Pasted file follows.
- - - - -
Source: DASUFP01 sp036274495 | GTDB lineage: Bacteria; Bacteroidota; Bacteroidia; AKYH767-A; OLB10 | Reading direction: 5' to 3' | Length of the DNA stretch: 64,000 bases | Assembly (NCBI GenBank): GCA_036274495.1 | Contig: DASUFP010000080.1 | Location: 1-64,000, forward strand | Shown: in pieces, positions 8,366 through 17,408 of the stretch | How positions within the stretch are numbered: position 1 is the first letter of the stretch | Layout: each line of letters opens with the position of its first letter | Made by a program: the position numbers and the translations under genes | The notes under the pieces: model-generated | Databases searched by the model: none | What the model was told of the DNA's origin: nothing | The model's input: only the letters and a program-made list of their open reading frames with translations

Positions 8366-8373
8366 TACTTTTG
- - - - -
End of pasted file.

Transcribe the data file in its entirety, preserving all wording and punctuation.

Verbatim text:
Source: DASUFP01 sp036274495 | GTDB lineage: Bacteria; Bacteroidota; Bacteroidia; AKYH767-A; OLB10 | Reading direction: 5' to 3' | Length of the DNA stretch: 64,000 bases | Assembly (NCBI GenBank): GCA_036274495.1 | Contig: DASUFP010000080.1 | Location: 1-64,000, forward strand | Shown: in pieces, positions 8,366 through 17,408 of the stretch | How positions within the stretch are numbered: position 1 is the first letter of the stretch | Layout: each line of letters opens with the position of its first letter | Made by a program: the position numbers and the translations under genes | The notes under the pieces: model-generated | Databases searched by the model: none | What the model was told of the DNA's origin: nothing | The model's input: only the letters and a program-made list of their open reading frames with translations

Positions 8366-8373
8366 TACTTTTG